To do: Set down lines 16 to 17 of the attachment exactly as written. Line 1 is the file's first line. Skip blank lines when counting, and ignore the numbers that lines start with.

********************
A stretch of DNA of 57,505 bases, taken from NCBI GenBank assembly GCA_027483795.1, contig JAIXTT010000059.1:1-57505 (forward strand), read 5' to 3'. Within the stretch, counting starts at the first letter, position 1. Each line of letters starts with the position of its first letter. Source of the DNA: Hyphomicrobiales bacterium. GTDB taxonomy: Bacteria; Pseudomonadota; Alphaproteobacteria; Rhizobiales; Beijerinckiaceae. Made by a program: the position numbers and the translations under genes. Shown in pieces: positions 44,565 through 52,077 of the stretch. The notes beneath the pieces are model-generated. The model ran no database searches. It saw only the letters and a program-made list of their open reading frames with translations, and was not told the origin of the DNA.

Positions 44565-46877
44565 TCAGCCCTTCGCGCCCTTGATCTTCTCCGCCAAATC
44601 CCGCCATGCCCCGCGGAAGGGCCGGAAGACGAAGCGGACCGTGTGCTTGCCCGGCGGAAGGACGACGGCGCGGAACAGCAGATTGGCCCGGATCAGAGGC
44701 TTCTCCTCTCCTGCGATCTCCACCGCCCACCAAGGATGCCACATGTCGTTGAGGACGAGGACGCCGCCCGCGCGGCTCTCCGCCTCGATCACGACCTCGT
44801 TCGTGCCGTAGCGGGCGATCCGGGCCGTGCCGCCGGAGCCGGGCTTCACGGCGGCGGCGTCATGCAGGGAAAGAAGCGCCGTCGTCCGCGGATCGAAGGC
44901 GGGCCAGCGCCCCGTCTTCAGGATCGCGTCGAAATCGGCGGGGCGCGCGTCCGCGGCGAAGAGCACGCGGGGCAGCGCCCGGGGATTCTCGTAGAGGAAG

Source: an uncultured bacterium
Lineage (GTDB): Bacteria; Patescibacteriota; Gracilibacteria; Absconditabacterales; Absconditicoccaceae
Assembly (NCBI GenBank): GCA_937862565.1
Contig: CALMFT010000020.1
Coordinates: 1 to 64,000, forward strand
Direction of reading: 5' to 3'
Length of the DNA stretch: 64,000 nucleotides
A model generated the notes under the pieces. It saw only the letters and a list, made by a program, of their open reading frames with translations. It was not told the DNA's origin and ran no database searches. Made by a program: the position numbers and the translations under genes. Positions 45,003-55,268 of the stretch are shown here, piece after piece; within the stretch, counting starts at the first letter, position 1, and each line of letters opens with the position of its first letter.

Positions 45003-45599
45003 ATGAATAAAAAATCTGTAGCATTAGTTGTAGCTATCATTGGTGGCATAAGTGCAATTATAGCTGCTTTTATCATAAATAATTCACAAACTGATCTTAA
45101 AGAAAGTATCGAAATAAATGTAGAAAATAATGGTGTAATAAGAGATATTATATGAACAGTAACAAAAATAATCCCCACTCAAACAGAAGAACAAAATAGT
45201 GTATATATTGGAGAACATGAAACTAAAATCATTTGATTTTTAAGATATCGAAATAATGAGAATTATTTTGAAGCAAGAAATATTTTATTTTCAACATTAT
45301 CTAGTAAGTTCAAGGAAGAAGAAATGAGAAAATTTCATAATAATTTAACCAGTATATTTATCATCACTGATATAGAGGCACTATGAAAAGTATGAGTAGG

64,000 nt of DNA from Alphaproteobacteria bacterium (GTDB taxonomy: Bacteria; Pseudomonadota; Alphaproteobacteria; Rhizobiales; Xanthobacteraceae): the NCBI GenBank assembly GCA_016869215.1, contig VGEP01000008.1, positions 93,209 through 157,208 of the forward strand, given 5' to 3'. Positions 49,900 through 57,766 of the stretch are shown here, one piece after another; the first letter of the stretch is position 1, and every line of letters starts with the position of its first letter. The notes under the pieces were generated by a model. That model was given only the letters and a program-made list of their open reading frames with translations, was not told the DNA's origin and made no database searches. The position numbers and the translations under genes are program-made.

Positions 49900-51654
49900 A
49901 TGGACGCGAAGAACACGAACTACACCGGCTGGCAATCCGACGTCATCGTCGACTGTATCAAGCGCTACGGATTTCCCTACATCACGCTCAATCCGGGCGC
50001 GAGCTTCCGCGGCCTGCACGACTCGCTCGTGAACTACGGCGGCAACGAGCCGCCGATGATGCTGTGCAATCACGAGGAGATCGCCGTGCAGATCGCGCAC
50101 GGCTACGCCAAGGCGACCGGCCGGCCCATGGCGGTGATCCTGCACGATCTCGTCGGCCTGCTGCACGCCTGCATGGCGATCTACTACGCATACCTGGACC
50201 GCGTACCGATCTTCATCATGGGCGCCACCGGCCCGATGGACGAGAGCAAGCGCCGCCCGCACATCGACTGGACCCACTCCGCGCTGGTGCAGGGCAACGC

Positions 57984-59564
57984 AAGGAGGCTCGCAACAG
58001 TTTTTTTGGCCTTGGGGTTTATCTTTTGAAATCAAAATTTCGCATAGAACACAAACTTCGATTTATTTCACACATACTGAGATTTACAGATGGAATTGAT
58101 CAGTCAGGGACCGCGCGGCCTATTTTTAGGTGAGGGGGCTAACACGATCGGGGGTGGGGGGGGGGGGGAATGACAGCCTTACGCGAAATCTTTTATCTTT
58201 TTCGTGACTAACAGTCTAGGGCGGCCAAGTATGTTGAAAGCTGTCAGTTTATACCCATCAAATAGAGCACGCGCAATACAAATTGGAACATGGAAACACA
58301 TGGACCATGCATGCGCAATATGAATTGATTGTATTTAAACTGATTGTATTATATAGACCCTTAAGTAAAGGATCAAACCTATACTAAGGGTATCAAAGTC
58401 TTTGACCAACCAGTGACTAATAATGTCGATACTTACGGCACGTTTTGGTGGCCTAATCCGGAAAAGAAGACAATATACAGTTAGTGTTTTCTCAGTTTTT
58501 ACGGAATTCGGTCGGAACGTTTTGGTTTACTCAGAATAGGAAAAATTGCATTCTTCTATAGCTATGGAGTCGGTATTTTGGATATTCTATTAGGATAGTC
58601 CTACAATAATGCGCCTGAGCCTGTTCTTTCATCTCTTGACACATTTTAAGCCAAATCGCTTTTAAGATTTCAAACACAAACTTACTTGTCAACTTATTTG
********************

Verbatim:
Positions 45003-45599
45003 ATGAATAAAAAATCTGTAGCATTAGTTGTAGCTATCATTGGTGGCATAAGTGCAATTATAGCTGCTTTTATCATAAATAATTCACAAACTGATCTTAA